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Spotlight on Johnny’s Jog for Charity

Johnny's Jog for Charity

Next in our series of posts about Charitocracy nominees, we have Johnny's Jog for Charity, nominated by donor Shagensky. They host an annual St. Patrick's Day themed 5k raising money for 3 other local Connecticut children's charities.

A few words on Charitocracy

Firstly, for newcomers: here's how it works. Donors pool their monthly contributions, as little as $1. The cause with the most votes each month wins the pot. No matter how much or how little you contribute, each donor at Charitocracy gets one vote. This is where charity meets democracy. So please share this post and ask your friends to join us and vote! That's how we spread the word and, as a result, grow the monthly pot. The bigger the pot, the bigger our positive impact on the world!

About Johnny's Jog for Charity

Johnny's Jog for Charity is inspired by the short but powerful life of Johnny Moran. Johnny was born with Wieacker Wolff Syndrome, a rare debilitating condition that affects the central and peripheral nervous systems. Johnny's spirit of strength and love rose far above his many limitations. His warm smile positive attitude toward life affected all who came to know him. The goal of Johnny's Jog for Charity 5K is to continue to share Johnny's spirit by bringing the community together with a grand St. Patrick's Day themed event benefiting 3 local non-profit children's charities.

John Timothy Moran
February 19, 2007 - April 18, 2016

All proceeds benefit these 3 local, non-profit childrens organizations:

Molly Ann Tango Memorial Foundation

The Molly Ann Tango Memorial Foundation is dedicated to enriching the lives of children with special needs and their families. The Foundation helps finance the purchase of much-needed medical equipment and services when insurance is exhausted and other social programs are not available. In addition to financial support, the Foundation helps families navigate the medical and social communities to find the products and services that will specifically meet their needs.

Covenant Preparatory School of Hartford

Covenant Preparatory School opened in 2008 in order to meet the educational needs of under-served families. The school partners with students, families, staff and volunteers to form a pact, or covenant, to fulfill the mission of the school. Parents are an active part of the school. Funding for the school comes from individual donors, foundations, corporate sponsorships and grants. Covenant Prep provides young men from underserved communities the foundation required to successfully pursue higher education, to develop the strength of their character and to inspire them to live with integrity as leaders committed to their communities.

The Miracle League of Connecticut

The Miracle League of CT provides opportunities for Connecticut’s children with physical and cognitive challenges to participate in recreational, educational and cultural activities in an accessible, nurturing and noncompetitive environment where families can come together to cultivate new friendships and experience the joy of play.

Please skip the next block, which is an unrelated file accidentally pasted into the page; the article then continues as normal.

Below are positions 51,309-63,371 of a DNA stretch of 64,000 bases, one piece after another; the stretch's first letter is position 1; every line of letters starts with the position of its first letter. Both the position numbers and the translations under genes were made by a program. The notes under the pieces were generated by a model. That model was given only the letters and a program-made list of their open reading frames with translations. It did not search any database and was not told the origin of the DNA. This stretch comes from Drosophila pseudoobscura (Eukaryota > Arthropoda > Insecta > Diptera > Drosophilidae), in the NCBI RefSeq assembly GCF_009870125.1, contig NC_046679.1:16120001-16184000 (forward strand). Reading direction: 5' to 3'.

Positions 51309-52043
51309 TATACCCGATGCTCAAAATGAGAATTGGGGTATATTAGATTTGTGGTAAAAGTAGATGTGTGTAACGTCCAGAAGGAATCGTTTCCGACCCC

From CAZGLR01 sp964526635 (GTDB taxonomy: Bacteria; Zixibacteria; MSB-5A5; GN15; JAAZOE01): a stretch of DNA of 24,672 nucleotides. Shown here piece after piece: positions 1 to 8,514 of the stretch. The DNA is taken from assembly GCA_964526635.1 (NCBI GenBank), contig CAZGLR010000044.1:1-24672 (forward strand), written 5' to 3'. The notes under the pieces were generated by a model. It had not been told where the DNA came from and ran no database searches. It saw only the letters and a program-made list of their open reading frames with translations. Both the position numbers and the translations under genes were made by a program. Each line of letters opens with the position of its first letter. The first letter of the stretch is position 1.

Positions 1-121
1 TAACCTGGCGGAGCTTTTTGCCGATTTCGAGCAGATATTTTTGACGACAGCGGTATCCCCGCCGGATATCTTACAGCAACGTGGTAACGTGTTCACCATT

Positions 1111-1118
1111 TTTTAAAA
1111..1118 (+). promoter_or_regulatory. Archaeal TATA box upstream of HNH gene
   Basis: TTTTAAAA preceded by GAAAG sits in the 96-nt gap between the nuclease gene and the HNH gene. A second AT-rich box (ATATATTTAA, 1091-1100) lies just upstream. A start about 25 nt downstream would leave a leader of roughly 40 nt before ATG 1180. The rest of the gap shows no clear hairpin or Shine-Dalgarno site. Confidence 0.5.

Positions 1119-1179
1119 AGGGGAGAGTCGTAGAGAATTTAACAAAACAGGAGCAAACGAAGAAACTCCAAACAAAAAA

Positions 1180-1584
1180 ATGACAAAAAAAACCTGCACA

So visit Johnny's Jog for Charity's page on Charitocracy to vote for, like, or discuss this cause! And watch this news video from last month's event talking about what it is, who it helps, and how it started:

Search and Ye Shall Find

Benj drags Charitocracy into the early 1990s with search

I have some big news.

Huge!

Are you sure you're ready for this? Maybe you should sit down.

Charitocracy (OMG OMG OMG) has joined the millions of other web sites on the Internet... to offer site-wide search functionality!

via GIPHY

Simply type in one or more keywords, which are just fancy names for things you want to search for, and Charitocracy will return all matching nominee voting pages, blog posts, comments, etc. All in a fraction of a second*!

So visit any page, click that little magnifying glass in the top-right corner of the menu, or hiding at the end of the menu if you're on a phone, and search your heart out! American Heart Association will be returned, among others.

* AOL customers may be looking at a fraction of a minute here.

There's got to be a better way to search that groovy charity

Congrats to April Winner, National Military Family Association

Charitocracy's 32nd check: to National Military Family Association for $1713

I've been working with a team of students at NYU this semester who are providing invaluable feedback on our marketing efforts. In a nutshell, we should gear the web site and marketing efforts more toward prospective donors vs. our current donors. As a first step toward this, I've opened up more of the site so it's visible to non-donors and search engines. Namely, the list of nominees and discussion page for each are no longer hidden behind a "pay-wall." Voting of course remains exclusive to donors! ($1 per month is not too much to ask, right?!)